My two young daughters have several dolls, and I have to say, I take issue with all of them. It’s not the comb-able hair, or all the outfits and accessories, or the whippet-like and over-sexualized Barbies. I don’t approve of those either, but in the end they’re the lesser evil. It’s that their dolls don’t move.
There’s no knee or elbow joints. These dolls are immobile and helpless compared to boy’s action figures, that, even when I was young, could move in 500 different directions. The girl dolls can’t be configured to run, jump, kick, climb– to do, really, anything other than model clothes. Even the Dora the Explorer doll’s knees and elbows are fused and unmoving, undermining everything Dora herself stands for.
Worst of all, they all seem uncomfortable in their own bodies. Barbie seems almost paralyzed with the fear of embarrassing herself with an ungraceful move, her face frozen in a mock smile. She can’t even sit down properly.
When I was a teenager, my dad pointed out an aspect of girls fashion at that time, which was to wear over-sized sweatshirts. The girls retracted their hands into, and clenched the ends of, the sleeves from the inside. They became essentially handless, and, at that moment, appear completely unable or unwilling to do anything but stand there. It was an affected helplessness, and after he pointed it out to me, I saw it everywhere.
This concerns me, because, after teaching 6-9 graders for several years through a summer program, I saw many girls on the first day of class that were mortified of saying or doing anything embarrassing, to the point of simply remaining silent. The boys cavorted like a pack of dogs, oblivious. The girls looked worried that someone would stab them if they did anything unseemly. It’s that same terrified paralysis.
I’m on the lookout for dolls that move like my daughters move, that can scale trees, jump on trampolines, or sprint like gazelles. I don’t want my daughters growing up horrified by their own bodies, their limbs rigid and bound as the Bride of Frankenstein’s.
Author’s note: this first appeared as part of KQED’s “Perspectives” Series. An audio version can be found here.
Dad is heading to the garage. CB follows him out there.
CB: What are you looking for Daddy?
Dad: I’m getting the snake for the drain in the bathtub. It’s plugged.
CB: Can I help?
Dad *grabbing the snake and heading back into the house*: This is a daddy job, honey, it’s kind of hard to turn the snake. But… in a minute, I’ll pull something out of the drain that will be TOTALLY. GROSS. You wanna see?
CB: YES! Lily, Daddy is going to show us something gross!
Lily: YEAH! *runs into bathroom*
Lauri: What? Ew, I don’t even want to know. Don’t even tell me about it. I’m going for a walk.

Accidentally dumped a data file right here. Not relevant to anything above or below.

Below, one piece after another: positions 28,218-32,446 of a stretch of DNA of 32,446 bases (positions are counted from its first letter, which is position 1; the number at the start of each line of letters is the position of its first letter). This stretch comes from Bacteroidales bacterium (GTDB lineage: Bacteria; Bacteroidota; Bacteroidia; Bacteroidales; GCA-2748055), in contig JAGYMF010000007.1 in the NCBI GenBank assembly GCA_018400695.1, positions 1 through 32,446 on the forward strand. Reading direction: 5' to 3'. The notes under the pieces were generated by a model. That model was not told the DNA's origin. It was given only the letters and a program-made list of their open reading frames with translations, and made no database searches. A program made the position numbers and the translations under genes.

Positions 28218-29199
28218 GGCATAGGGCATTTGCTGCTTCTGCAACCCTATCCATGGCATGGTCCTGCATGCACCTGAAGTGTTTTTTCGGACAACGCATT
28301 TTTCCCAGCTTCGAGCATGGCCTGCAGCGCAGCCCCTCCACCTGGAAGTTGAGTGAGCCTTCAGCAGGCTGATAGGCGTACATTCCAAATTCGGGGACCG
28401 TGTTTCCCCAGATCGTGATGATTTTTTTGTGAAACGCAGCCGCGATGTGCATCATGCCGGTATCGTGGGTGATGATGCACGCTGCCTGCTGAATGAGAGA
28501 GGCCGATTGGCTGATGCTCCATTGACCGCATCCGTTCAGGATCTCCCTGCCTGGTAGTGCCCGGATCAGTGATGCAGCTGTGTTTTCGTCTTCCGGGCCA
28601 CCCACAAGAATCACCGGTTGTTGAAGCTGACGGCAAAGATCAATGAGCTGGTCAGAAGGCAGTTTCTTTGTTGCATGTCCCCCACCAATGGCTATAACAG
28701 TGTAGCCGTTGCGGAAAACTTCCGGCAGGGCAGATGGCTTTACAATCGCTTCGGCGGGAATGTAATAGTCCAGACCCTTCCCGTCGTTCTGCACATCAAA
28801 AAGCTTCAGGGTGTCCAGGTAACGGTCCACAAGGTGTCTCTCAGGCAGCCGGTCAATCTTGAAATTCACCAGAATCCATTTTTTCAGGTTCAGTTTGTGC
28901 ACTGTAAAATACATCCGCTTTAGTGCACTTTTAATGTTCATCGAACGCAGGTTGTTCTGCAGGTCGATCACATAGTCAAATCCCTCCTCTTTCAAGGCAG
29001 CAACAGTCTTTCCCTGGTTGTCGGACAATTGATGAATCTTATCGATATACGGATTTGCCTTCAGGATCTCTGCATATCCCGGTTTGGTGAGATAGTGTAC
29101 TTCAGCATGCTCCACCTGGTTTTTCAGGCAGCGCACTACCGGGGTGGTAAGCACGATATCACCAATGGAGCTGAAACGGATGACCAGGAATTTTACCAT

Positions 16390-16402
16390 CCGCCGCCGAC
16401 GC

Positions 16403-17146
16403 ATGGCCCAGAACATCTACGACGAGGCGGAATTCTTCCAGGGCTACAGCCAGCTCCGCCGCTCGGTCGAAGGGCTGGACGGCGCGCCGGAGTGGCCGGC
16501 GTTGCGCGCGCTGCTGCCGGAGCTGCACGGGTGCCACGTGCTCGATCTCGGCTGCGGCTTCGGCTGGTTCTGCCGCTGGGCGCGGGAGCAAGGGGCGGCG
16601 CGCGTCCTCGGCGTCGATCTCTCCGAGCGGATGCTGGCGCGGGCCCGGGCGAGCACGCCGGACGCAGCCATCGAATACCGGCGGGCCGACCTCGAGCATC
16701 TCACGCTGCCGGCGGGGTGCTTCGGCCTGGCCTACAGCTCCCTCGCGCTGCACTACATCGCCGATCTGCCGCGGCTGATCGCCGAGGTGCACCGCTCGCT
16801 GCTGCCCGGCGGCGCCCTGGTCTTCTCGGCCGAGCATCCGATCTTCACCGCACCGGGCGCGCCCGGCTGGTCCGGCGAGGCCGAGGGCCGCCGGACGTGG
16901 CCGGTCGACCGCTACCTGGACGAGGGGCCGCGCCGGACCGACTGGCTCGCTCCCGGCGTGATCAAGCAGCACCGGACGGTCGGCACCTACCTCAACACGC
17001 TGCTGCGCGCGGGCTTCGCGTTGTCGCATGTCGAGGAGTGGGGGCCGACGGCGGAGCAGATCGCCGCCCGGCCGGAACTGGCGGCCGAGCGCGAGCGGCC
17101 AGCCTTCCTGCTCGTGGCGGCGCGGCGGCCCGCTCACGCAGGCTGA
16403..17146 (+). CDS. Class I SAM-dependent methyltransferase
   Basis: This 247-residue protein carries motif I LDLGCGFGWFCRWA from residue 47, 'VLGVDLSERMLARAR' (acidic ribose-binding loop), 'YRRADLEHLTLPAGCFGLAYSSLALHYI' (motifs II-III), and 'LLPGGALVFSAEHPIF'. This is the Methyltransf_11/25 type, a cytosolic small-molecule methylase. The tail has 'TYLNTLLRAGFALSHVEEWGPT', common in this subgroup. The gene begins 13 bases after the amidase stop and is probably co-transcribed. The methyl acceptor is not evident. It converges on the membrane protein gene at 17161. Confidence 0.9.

Dad: See, we feed the snake down through the drain… I think the plug is pretty close…
CB: MOM! Daddy’s putting the snake into the drain! You want to see?
Lauri: NO. I’m getting ready to go.
CB: Daddy, what do you think is in the EWWWWWWW!
CB: GROOOOSSSS! MOM! YOU HAVE TO SEE THIS!
Lily: EWWWW! GROOOSSSS!!
Lauri: I’M LEAVING. I DO NOT WANT TO KNOW.
CB: EWWW! WHAT IS THAT?!
There is, hanging in the long hallway of my parent’s house, a large painting.The painting is hung high enough for my two young children not to see it. I suspect that this is intentional, though I’ve never asked. I’ve never spoken to my mother about the painting until now.She has pulmonary fibrosis, and is now on oxygen 24-7. She is an award-winning artist, and there are paintings that I have questions about, images from her art that have stayed with me over the years, and I’m looking for answers about this one.
Most of her work over the past decade has been pastels, vibrant ultraviolet landscapes that prove to me that she can see ranges of light beyond the rest of us. This painting, however, is in black and white, except for one crucial detail.
The painting is from a photo in William Stevenson’s book A Man Called Intrepid. It’s of a woman named Madeline, the first woman British WWII radiotelegraphist who transmitted from occupied France. She was caught by the Gestapo. She sits naked and emaciated, one of the Gestapo men holding her head up for the photo. There are no faces other than hers, just the legs of the men standing behind her. In the photo, she looks away, and does her best to cover herself before execution.
The painting has a secret. Up close, at eye level, you can see, in the shadows of Madeline’s eye sockets, that my mother has painted two tiny red dots. I wanted to know about those two dots. With those two tiny dots, my mother has transformed Madeline, from victim to something else, a force of vengeance. The man’s hand, holding her head, has rotted away, every man in the picture now dead and defeated. Madeline wears a halo of amputated limbs. She is victorious and unmoving, an eater of evil souls. The painting is as beautiful as it is unsettling, it reminds me of the true power that an artist has to re-forge images of despair into those of triumph, even a horrible triumph, and I love my mother even more for painting it. I imagine in her the same burning coals, the unflinching stare, as she faces the disease slowly taking her breath away.